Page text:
Low cloud and smirr isn’t a good start to the day but plans had been laid the previous evening to head into what is literally the middle of nowhere in the south part of the Muirsheil park area. Roddy 2MØIOB and myself had spoken of ‘exploring’ the area to the west and south of Hardridge Hill which lies 6 Km W of the town of Kilmacolm.
Roddy arrived and off we headed through country roads until we came across our first stop, the dark ruins of Duchal Castle.
The castle was built at the junction of the Green Water and Blacketty Water, the ruins are at NS 334685. I have never visited the ruins and was pleasantly surprised to find there are still part of the ramparts standing, this castle was built with walls which must be approx 3ft thick in parts. The area is slowly being overgrown by trees but is well worth a visit during the day as there is mention of a ghostly monk and he is reputed to be an evil spirit who roams the castle area. Interesting part is that the ‘monk’ originally haunted Paisley Abbey and then made his way to haunt the ‘House of Duchal’.
The castle itself was built in the 13th century by Ralph l’Isle ( later Lyle) who had Norman connections.
The most famous incident at the castle took place in mid 1489 when King James the 1st laid siege to the castle and is reputed to have hauled the famous ‘Mons Meg‘ cannon to lay siege to the castle and reputedly on sight of this formidable piece of weaponry, the castle inhabitants surrendered. A second large cannon was ‘fired’ and was later renamed ‘Duchal’. A quick look on the NE side wall shows a ‘garderobe’, this feature was possibly either a medieval toilet or rubbish chute.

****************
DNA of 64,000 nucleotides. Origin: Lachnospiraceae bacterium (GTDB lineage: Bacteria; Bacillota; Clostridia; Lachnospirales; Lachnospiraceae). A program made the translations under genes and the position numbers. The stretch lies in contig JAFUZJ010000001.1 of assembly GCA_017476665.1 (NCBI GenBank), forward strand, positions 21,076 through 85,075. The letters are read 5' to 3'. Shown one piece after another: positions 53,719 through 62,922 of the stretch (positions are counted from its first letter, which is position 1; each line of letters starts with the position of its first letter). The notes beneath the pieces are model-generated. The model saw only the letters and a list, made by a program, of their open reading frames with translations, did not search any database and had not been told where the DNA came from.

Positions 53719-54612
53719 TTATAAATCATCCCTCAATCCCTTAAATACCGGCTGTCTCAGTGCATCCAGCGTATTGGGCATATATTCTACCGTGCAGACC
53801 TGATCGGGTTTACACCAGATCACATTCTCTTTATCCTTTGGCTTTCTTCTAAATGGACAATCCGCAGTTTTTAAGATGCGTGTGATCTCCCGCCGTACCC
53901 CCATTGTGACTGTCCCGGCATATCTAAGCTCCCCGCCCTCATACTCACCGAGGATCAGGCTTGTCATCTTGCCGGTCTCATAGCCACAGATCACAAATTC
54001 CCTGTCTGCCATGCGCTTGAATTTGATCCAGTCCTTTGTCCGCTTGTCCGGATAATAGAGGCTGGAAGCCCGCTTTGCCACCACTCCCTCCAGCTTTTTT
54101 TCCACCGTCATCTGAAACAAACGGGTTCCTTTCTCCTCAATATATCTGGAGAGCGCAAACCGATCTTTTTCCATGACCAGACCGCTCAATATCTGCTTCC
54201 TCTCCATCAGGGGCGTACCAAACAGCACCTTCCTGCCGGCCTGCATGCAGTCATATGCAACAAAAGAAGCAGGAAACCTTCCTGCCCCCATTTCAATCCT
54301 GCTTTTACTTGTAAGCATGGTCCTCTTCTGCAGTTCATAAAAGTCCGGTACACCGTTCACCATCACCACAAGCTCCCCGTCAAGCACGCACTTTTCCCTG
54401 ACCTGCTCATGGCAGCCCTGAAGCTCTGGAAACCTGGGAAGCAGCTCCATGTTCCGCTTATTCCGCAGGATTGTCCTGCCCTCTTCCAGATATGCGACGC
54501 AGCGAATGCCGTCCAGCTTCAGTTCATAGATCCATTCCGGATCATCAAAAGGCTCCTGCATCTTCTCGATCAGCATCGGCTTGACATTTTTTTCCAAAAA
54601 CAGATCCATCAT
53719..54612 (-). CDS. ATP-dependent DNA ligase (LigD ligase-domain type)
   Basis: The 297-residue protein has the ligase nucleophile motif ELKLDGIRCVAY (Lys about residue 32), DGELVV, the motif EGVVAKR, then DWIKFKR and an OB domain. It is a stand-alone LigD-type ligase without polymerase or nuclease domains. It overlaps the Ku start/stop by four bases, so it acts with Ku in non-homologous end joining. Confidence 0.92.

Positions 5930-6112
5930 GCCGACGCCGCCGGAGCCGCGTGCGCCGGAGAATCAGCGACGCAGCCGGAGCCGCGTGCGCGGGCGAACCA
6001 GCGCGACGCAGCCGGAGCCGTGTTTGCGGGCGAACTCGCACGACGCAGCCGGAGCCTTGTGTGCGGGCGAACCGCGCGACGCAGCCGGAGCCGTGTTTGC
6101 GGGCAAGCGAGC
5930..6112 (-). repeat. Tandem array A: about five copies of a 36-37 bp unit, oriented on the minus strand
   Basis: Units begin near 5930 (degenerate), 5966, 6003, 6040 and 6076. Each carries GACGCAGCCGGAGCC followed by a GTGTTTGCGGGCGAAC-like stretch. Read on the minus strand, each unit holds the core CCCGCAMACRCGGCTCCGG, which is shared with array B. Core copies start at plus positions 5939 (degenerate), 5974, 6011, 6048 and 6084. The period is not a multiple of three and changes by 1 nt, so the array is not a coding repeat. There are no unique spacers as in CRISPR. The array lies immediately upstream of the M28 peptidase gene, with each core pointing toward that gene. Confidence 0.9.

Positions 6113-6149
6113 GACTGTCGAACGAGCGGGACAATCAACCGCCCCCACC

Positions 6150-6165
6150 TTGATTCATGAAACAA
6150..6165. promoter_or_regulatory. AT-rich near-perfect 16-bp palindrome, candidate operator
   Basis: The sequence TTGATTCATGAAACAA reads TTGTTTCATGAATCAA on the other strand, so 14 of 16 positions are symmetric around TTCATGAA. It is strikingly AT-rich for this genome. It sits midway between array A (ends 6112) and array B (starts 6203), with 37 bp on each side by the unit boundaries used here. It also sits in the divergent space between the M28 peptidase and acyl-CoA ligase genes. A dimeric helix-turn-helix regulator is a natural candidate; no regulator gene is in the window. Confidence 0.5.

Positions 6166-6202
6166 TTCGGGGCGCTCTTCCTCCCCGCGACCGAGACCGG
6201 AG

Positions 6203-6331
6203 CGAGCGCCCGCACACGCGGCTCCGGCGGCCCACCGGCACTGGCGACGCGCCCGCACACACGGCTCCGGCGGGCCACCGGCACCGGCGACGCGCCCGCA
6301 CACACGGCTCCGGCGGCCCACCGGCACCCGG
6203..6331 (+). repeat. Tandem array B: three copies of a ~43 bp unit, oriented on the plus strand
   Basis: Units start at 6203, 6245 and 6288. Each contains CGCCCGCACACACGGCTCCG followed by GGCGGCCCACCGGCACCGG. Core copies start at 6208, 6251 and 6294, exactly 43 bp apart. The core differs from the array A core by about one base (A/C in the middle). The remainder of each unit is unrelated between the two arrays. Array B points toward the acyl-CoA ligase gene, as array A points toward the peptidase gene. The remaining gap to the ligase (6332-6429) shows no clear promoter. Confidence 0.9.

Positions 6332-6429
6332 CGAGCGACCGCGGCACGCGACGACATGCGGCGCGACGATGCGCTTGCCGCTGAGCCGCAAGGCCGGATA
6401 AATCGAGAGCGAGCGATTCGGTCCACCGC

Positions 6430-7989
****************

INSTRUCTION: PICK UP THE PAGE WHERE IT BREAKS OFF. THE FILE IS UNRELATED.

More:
An atmospheric place to visit on a grey, misty day and of course a wandering spirit to meet although he is thought to have disappeared after a fatal tussle with one of the Lyle family.
Leaving the castle ruins, we headed to park up not too far from the tarmac single track road (we parked at the side of the road at NS 330682) which would lead us up to join the moorland track to lead us to the Grouse Railway and the track then heads westwards and leads out towards the base of Knockdal Ring and Laird’s Seat. This moorland has the Grouse Railway crossing it in many places.
Heading up the ‘Hardridge’ single track road, we passed through a gate which opens up on to open countryside occupied initially by ‘heilan coos’, the track rises steadily upwards and over to our left is the original engine shed of the Grouse Railway.
Roddy led us through deep mud as the local cattle have their feeding bay in the lee of the Engine Shed, the first track leads away towards Hardridge Hill and I stood on the remains of what seemed to be a platform. Tracks also headed west and as the OS map shows the moor is criss-crossed by tracks as we were to find out further out.
It was time to head out the track which was to lead us to a dead-end/turning point three miles further out, the track is in good condition with the occasional wet muddy area but is easily passable. This track shows on the 2010 OS map but not on any earlier edition.